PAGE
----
Do you have a laptop, desktop PC, 2-in-1 device, or tablet with Windows 10 or Windows 11? Do you need your laptop’s serial number for warranty claims or insurance issues? Do you need technical support from your PC manufacturer, and they’re asking for the serial number? If this is the case, then you’re in the right place, as this guide shares four ways in which you can retrieve it:
One of the easiest ways to get the serial number of your laptop, PC, 2-in-1 device, or tablet in Windows is to start Command Prompt, open PowerShell, or run Windows Terminal, depending on which you prefer. One way to do this is to right-click (or tap and hold) the Windows button and then choose Terminal in the menu that appears.
Then, in the command-line app that you’ve opened, copy and paste the following command and press Enter:
You’ll immediately see the SerialNumber field with the actual number mentioned beneath it, similar to the screenshot below.
This method works for all Windows laptops, desktops, tablets, and 2-in-1 devices, no matter who manufactured them: Acer, ASUS, Dell, Lenovo, HP, Samsung, Microsoft, MSI, or Razer. It even works on Apple laptops on which you’ve installed Windows 10 or Windows 11.
If the previous method did not deliver a serial number, and all you get are empty fields, like in the screenshot below, there are several other places where you might find the serial number:
If you have a laptop, flip it over, and you’ll likely see the serial number on a sticker in an entry labeled SN, SN#, or something similar. For example, here’s how it looks on an ASUS ROG Flow X16 (2022).
There aren’t any stickers on some laptops like the HP model I’m using. However, the serial number is directly printed on the back of the laptop in a really small font. So, I had to take a picture with my smartphone and zoom in on it to make sense of it.
For some laptops with a removable battery, the serial number may be found on a sticker inside the battery compartment, under the battery. Therefore, read the user manual for removing the battery, follow the instructions, and find the sticker with the information you want.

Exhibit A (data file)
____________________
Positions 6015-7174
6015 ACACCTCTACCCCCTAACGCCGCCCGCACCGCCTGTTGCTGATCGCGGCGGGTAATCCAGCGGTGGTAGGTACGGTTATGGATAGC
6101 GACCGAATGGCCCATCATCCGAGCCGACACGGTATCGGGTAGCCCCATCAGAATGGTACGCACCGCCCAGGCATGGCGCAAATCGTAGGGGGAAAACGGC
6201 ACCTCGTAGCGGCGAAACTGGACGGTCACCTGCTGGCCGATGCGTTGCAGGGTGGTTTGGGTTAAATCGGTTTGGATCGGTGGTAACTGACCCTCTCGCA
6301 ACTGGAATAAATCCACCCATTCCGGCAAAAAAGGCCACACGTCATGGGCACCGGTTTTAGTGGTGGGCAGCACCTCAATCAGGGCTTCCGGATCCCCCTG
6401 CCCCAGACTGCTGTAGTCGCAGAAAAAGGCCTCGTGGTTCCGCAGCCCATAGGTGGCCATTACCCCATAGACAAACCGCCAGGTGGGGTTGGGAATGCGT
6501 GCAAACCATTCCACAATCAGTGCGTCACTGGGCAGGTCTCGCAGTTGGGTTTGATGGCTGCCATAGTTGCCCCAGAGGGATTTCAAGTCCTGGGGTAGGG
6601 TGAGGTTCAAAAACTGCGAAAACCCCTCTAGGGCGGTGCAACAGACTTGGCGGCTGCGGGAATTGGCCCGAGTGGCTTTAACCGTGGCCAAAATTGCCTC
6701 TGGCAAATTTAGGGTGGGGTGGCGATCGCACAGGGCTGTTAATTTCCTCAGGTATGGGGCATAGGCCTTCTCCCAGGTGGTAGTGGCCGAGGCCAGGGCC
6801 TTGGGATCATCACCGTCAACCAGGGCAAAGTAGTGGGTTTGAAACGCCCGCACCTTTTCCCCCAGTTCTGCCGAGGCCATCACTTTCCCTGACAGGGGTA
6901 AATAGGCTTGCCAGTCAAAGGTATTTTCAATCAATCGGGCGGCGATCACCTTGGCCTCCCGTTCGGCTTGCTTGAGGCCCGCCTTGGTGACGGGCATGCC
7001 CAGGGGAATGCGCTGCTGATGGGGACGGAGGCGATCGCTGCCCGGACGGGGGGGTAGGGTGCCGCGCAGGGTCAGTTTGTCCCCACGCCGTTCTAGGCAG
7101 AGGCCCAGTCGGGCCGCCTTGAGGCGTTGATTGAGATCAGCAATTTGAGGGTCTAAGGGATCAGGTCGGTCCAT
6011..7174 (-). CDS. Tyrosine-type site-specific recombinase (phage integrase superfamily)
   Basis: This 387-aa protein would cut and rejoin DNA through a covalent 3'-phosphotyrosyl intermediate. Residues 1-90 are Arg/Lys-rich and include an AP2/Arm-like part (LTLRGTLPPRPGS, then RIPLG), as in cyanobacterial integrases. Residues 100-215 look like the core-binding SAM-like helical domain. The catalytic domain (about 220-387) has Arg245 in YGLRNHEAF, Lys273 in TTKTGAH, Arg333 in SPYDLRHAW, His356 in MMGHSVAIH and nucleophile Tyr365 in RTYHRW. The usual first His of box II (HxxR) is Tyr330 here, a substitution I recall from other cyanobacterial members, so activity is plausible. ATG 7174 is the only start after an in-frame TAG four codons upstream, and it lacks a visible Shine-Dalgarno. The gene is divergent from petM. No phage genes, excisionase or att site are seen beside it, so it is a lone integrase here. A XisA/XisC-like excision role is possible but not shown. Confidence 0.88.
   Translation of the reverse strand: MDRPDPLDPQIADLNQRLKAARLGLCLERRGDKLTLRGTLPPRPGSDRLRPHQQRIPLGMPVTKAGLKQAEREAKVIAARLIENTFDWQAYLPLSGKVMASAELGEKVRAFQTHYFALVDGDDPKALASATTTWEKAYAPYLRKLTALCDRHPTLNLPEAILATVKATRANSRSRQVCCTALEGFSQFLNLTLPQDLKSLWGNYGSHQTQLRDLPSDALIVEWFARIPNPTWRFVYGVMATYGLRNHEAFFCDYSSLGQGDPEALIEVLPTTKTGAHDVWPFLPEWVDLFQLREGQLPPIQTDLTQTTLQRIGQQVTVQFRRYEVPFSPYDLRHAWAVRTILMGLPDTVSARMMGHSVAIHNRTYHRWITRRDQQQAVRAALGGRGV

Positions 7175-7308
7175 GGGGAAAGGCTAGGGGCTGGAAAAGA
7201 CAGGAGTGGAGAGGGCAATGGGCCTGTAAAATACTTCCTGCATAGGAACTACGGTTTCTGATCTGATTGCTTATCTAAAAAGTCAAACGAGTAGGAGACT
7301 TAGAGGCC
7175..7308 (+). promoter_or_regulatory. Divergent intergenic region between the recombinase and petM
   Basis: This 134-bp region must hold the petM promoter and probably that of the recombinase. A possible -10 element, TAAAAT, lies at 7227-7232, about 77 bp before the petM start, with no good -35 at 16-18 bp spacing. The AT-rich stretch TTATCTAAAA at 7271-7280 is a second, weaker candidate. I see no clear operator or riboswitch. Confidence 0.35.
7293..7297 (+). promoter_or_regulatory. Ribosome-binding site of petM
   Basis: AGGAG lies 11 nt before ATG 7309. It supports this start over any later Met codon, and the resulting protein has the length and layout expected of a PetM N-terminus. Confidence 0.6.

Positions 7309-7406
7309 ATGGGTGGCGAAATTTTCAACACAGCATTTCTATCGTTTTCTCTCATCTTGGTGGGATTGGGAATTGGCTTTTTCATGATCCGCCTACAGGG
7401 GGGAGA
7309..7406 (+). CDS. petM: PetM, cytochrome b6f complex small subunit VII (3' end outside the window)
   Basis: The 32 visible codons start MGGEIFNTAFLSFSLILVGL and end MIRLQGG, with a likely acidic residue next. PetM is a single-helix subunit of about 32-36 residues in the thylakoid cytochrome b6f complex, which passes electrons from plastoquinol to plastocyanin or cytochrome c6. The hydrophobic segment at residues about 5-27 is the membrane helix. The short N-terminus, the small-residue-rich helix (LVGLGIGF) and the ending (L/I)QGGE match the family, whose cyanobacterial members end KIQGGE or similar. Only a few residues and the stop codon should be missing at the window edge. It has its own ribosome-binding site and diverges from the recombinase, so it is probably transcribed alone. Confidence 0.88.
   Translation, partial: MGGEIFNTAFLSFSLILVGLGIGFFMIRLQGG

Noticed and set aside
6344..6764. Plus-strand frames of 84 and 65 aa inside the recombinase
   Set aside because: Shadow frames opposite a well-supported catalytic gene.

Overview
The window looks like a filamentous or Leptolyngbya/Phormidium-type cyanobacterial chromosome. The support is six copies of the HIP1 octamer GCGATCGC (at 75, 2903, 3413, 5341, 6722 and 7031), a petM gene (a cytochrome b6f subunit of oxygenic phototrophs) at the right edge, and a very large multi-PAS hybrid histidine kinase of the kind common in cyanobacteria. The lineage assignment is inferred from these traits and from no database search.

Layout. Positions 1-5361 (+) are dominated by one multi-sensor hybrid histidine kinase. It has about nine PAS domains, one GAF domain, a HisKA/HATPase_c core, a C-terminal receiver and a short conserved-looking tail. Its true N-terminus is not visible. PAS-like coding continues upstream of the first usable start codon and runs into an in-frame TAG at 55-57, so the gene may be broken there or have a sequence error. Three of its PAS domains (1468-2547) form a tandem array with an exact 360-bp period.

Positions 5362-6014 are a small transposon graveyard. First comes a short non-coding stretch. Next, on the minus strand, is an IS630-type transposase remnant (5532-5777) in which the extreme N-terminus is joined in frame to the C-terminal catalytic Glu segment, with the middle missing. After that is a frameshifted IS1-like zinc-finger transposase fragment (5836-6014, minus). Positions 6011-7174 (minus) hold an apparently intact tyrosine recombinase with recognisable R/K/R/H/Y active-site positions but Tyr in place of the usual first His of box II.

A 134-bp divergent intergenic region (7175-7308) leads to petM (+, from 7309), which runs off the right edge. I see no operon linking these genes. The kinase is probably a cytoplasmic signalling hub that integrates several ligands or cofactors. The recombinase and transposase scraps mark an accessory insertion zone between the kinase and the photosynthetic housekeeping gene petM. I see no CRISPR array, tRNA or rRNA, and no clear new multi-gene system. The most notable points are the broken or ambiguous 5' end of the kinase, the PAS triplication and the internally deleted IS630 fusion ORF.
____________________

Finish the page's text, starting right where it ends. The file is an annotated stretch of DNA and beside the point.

If you have a branded desktop PC that you’ve bought from the likes of Dell, Lenovo, HP, and so on, your PC will have a serial number. And it’s usually found on a sticker on the back, top, or side of the case. The serial number may also be on a sticker inside the case, so you might have to open it up. The serial number is easier to find if you have a mini PC. All you have to do is flip it over and look at the data printed on it.
If you can’t find the serial number on the PC itself, fire up Google or Bing, and search the web for instructions specific to your model. The manufacturer’s website usually has information on where exactly to look. Another place where you find the serial number is in your computer’s registration documentation, purchase order, or warranty receipt.
3. Find the serial number in the support apps provided by your manufacturer (ASUS, HP, Dell, Lenovo, etc.)
Laptops, tablets, 2-in-1s, and prebuilt PCs usually come with a preinstalled support app from their manufacturer. For example, on my HP laptop with Windows 10, I have the HP Support Assistant app, which gives me details about the specific device I’m using, helps me find driver and BIOS updates, and so on.
On the Home tab of HP Support Assistant, I see the name of my device and the Serial number mentioned, similar to the screenshot below.
On an ASUS laptop with Windows 11, I’ve found the MyASUS app preinstalled.
Again, on the Home tab of MyASUS, I can see the product name and the laptop’s serial number.
Acer, Dell, Lenovo, Samsung, MSI, Razer, and all other manufacturers have similar apps which provide product information, including the serial number.
Another solution is to access the UEFI/BIOS on your Windows laptop or PC. Here are some guides to help you with this task:
Then, on the Main screen of the UEFI, you’ll find detailed system information, including the Serial Number. Here’s how it looks on my HP laptop:
This information is even more visible on ASUS laptops, where you have a dedicated Serial Number section on the top, similar to the screenshot below.
Laptops, PCs, tablets, and 2-in-1 devices from other brands also offer this information in their BIOS/UEFI.
This guide should have helped you find the serial number for most laptops, PCs, tablets, and 2-in-1 devices with Windows 10 and Windows 11. However, there’s one situation where this guide won’t help: when you’re using a desktop computer that you or someone else has built from custom parts. Then, your PC doesn’t have a serial number because it wasn’t pre-built by a PC manufacturer. Only individual components of your PC have serial numbers, like its motherboard, but the PC itself doesn’t have one.